SUBSCRIBE | NEWSLETTERS | MAPS | VIDEOS | BLOGS | MARKETPLACE | CONTESTS
TRY BACKPACKER FREE!
SUBSCRIBE NOW and get
2 Free Issues and 3 Free Gifts!
Full Name:
Address 1:
Address 2:
City:
State:
Zip Code:
Email: (required)
If I like it and decide to continue, I'll pay just $12.00, and receive a full one-year subscription (9 issues in all), a 73% savings off the newsstand price! If for any reason I decide not to continue, I'll write "cancel" on the invoice and owe nothing.
Your subscription includes 3 FREE downloadable booklets.
Or click here to pay now and get 2 extra issues
Offer valid in US only.


» Welcome Guest
[ Log In :: Register ]

 

[ Track This Topic :: Email This Topic :: Print this topic ]

reply to topic new topic new poll
Topic: Cedar Creek-Little Sluice Mountain Backpack-TR< Next Oldest | Next Newest >
 Post Number: 1
MRHyker Search for posts by this member.

Avatar



Group: Members
Posts: 3879
Joined: Dec. 2005
PostIcon Posted on: Apr. 21 2014, 11:35 am  Skip to the next post in this topic. Ignore posts   QUOTE

04-19 to 20/14 – GWNF-Cedar Creek-Little Sluice Backpack: This was our 2014 inaugural backpack. I’ve hesitated doing this hike for quite some time mainly because of the number of old logging/fire roads involved and the very steep climb up the Tuscarora Trail. (At the steepest point you gain 1000 feet of elevation over 1.7 miles.) Then I realized that probably 70-80% of the trails on the Great North Mountain wouldn’t exist if it weren’t for these roads. This plus the idea of coupling together great views from White Rocks and the southern end of Little Sluice Mountain as well as some good camping caused me to rethink my philosophy. I thought if we could quickly get the majority of the elevation gain behind us this would be a nice overnight backpack. Hardcore, Wooly Bully, Christopher Robin (and the 100 acre wood), Gumby, Treebeard and myself meet Doc and Hank (Are you ready for some football?) at the Cedar Creek Trailhead. We laced up our boots, donned our packs and began our trek.  

The first 0.5 miles was along a maintained gravel forest road. As we passed the junction with the orange blazed Bread Road Trail on the left the gravel surface stopped and little by little the woods road deteriorated into something no longer navigable by motor vehicles. In several places the drainage ditches that are supposed to aid in water removal (I think there is a technical name for them but it eludes me at the moment.) were either silted in or otherwise clogged causing the trail to become a shallow stream. It was never over our boot tops so proved to be just a minor annoyance. In another 0.8 miles we passed a small wildlife pond, an obvious breeding area for frogs. After awhile the trail veered uphill, farther away from Cedar Creek, which you really never get to see anyway, and became even more like a footpath. The tread was also dryer. In another mile or so the trail broke out onto an open and grassy campsite which apparently also serves as a turn around point for a woods road that is open to hunters in season. This is where Treebeard found what might be some kind of rare gem, a golf ball sized black glass nugget. A broken corner revealed a dark gray amorphous center. Since our resident geologist, Shortstack, was absent he decided to carry it in his pack until he could identify it. (Now you know how most ardent backpackers abhor carrying even one more additional ounce than what they have to? I’ll have more on this tidbit later.)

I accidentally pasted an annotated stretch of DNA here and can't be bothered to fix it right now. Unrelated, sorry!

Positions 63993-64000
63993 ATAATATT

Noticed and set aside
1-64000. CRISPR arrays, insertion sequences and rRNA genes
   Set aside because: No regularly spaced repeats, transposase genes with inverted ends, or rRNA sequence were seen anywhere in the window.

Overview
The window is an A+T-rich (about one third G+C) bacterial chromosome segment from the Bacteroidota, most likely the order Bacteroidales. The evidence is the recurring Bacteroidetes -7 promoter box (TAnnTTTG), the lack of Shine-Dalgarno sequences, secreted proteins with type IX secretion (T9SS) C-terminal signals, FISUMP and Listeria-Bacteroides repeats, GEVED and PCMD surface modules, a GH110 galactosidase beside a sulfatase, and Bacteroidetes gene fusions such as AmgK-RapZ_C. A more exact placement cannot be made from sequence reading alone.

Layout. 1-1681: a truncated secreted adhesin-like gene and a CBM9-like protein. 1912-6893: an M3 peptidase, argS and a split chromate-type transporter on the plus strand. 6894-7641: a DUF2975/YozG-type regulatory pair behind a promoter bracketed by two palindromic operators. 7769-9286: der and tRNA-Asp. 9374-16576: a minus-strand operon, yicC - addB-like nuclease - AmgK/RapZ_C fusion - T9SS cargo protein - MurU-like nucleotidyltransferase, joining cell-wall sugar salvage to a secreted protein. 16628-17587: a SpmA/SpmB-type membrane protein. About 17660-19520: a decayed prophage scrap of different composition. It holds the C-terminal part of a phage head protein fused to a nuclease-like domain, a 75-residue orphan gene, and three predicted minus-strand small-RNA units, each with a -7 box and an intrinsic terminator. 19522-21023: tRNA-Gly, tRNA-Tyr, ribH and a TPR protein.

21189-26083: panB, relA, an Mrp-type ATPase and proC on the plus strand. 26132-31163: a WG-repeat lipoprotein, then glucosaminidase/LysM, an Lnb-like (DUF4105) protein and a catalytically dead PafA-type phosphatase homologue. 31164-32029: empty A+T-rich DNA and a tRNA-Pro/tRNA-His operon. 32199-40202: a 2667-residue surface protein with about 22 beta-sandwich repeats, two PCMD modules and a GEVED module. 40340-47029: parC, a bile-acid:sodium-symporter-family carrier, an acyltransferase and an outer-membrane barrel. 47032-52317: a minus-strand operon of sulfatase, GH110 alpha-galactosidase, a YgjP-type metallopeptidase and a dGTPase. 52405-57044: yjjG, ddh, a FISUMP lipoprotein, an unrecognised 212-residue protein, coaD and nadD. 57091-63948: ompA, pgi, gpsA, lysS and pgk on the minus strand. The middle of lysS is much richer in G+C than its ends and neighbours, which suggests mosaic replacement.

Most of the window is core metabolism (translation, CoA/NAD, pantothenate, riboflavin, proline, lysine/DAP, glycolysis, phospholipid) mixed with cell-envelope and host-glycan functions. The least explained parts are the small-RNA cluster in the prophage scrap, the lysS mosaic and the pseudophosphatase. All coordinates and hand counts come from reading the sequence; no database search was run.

So after a break we continued on what is a well maintained woods road. It was really pretty nice since it was mostly dirt and surrounded by mature forest and not rutted in the least. After 1.7 easy miles we turned left onto the Tuscarora Trail and began what would be the hardest part of the outing. Initially the climb was gradual and appeared to be heading up a steep draw between Paddy and Little Sluice Mountains. (It’s the same ridge but for some reason it bears two different names. Go figure!) Just as the steepness was getting to become just a too little ridiculous the trail began switchbacking predominantly to the north and then back towards the draw. Some were steep, short and rocky while others were of a lesser gradient and longer passing through pleasant pine groves allowing the hiker to “recover” while still on the move. I caught up to the rest of the group in 1.7 miles after leaving the Cedar Creek Trail. They were taking a break at an oasis of sorts, a nice rock outcrop under a canopy of pine. I joined them for a bit grabbing a nice spot against a tree with the pine straw as a carpet. I studied the map and realized the serious climbing was all but done. We still had about 200 more feet to climb but it was spread out over a mile.











--------------
"Red is the color of the sun with my eyes closed." - Dave Matthews

Midatlantichikes.com
Offline
Top of Page Profile Contact Info WEB 
 Post Number: 2
MRHyker Search for posts by this member.

Avatar



Group: Members
Posts: 3879
Joined: Dec. 2005
PostIcon Posted on: Apr. 21 2014, 11:38 am Skip to the previous post in this topic. Skip to the next post in this topic. Ignore posts   QUOTE